Austria announced Thursday that private indoor gatherings would be limited to 10 people in the battle to contain a second wave of coronavirus infections.
“From midnight on Monday… all parties, private events and meetings indoors are limited to ten people,” Chancellor Sebastian Kurz told a press conference.
“We have an exponential rise in new infections in Austria,” he said, adding the country was going through a second wave of the pandemic.
Funerals will be exempt from the new rules and the limit for outdoors will remain at 100, Kurz said, with further exemptions for some cultural events.
He admitted it would not be legally possible to enforce the new limit in people’s homes but added that he hoped Austrians would follow the rule.
Also from Monday, cafe and restaurant customers will have to wear a mask whenever they’re not at their tables.
Previously only waiters and other staff had to wear a face covering.
Austria is recording several hundred new daily infections, with the one-day total reaching 882 on September 11, the second-highest of the whole crisis.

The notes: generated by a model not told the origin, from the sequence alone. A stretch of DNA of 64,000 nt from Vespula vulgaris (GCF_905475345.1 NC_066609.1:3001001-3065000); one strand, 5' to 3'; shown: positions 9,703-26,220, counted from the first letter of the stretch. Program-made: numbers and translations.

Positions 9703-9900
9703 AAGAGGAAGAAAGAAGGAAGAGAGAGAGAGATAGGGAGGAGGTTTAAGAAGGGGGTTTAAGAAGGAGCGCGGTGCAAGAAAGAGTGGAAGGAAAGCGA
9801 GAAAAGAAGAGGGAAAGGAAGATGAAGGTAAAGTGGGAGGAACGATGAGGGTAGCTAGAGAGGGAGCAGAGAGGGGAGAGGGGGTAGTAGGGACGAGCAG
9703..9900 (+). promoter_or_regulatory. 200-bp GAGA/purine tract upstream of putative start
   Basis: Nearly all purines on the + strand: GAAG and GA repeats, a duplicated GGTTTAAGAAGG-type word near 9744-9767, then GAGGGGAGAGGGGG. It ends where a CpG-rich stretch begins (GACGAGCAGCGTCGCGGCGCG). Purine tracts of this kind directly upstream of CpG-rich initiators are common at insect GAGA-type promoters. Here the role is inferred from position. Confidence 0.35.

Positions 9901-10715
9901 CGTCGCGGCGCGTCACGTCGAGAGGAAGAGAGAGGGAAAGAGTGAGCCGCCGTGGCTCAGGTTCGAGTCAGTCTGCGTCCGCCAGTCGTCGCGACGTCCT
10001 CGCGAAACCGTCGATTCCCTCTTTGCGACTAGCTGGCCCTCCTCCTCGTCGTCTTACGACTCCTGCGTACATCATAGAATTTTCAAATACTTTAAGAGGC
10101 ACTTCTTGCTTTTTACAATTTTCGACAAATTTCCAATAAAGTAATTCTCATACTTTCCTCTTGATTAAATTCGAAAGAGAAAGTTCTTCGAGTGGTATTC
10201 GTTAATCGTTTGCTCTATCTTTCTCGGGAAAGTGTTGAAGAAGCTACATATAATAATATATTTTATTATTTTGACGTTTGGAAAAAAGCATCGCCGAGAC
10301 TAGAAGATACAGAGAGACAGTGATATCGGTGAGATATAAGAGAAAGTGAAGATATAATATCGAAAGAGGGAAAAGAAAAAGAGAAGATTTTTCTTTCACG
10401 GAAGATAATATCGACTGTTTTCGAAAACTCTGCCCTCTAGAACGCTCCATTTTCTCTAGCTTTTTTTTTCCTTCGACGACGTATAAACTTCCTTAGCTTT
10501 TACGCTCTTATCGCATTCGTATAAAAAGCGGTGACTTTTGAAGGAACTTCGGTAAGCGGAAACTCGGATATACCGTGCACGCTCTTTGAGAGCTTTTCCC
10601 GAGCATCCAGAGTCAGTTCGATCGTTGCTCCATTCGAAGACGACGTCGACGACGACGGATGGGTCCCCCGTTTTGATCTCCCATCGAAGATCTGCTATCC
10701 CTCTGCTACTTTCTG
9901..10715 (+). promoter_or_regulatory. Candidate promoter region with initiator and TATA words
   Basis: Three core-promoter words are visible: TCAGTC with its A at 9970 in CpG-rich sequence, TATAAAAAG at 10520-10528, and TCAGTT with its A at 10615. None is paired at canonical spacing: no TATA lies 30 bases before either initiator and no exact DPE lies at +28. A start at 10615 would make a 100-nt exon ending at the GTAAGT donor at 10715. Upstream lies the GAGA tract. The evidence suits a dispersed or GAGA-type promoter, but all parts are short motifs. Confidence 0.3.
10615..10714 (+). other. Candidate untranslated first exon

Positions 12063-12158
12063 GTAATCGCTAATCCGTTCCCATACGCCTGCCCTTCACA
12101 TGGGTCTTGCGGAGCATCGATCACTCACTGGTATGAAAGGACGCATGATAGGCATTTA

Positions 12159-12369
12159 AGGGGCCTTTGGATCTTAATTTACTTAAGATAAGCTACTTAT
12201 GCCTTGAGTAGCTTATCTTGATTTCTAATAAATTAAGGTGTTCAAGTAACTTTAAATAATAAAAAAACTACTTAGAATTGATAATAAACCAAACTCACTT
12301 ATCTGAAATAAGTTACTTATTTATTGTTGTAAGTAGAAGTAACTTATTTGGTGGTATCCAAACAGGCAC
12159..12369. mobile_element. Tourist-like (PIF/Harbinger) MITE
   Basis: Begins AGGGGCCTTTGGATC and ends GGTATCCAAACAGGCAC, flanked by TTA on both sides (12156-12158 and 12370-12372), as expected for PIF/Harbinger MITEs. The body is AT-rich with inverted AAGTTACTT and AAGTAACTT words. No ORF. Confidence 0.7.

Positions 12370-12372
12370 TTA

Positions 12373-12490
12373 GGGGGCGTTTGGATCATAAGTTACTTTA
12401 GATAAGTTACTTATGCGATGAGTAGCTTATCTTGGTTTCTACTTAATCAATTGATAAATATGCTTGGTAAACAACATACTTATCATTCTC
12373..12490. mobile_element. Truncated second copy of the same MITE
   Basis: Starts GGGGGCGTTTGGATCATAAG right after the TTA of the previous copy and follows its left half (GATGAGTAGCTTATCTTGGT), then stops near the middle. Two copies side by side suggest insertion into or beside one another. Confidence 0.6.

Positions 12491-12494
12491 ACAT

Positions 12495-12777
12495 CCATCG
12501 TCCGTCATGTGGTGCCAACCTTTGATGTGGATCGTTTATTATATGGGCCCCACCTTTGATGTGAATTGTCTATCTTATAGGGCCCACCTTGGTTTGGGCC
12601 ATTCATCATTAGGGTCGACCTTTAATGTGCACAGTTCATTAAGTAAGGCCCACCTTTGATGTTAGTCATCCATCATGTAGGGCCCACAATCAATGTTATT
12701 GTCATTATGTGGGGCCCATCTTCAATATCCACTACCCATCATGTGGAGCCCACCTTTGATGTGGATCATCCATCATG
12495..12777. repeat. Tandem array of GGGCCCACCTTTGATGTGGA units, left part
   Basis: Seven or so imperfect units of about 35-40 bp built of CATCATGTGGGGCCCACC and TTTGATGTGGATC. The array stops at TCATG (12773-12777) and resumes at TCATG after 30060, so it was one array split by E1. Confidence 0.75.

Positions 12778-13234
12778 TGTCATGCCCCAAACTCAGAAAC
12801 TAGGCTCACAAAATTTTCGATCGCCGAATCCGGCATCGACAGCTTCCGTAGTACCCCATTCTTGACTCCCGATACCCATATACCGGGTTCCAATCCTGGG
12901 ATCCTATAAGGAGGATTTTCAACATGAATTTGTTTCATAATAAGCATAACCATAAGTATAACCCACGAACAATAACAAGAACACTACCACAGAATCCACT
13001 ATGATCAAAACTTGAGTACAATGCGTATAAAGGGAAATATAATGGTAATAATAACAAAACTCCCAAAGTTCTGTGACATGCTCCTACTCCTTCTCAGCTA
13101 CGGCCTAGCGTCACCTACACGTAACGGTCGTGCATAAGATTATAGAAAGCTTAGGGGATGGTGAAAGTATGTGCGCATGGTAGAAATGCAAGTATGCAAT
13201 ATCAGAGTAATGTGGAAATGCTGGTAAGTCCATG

Kurz said he was aware the measures “will once again mean sacrifices” from the population but they were necessary “to hopefully prevent a second lockdown” and the “catastrophic consequences” that would entail.
Asked whether Vienna’s famous winter ball season could go ahead, Kurz said it was too early to say but admitted “autumn and winter will be very hard”.
“We expect a clear improvement next year in terms of progress with vaccines and treatments,” he said.
Neighbouring Slovenia has also seen a recent rise in infections and on Thursday announced that from Saturday masks would be mandatory in outdoor public spaces such as markets.
Masks will also be compulsory for pupils and teachers in secondary schools, and from Monday restaurants and cafes will have to close at 10 pm.
Hungary has also been experiencing a virus surge and on Wednesday Prime Minister Viktor Orban announced the country’s border closure would remain in place beyond October 1.
He added that the second wave of Hungary’s outbreak could be expected to peak around the end of the year.
Czech Republic, Poland, and Slovakia will remain exempted from Hungary’s border closures — exceptions which have raised criticism from top EU officials, who have warned of discrimination between member states.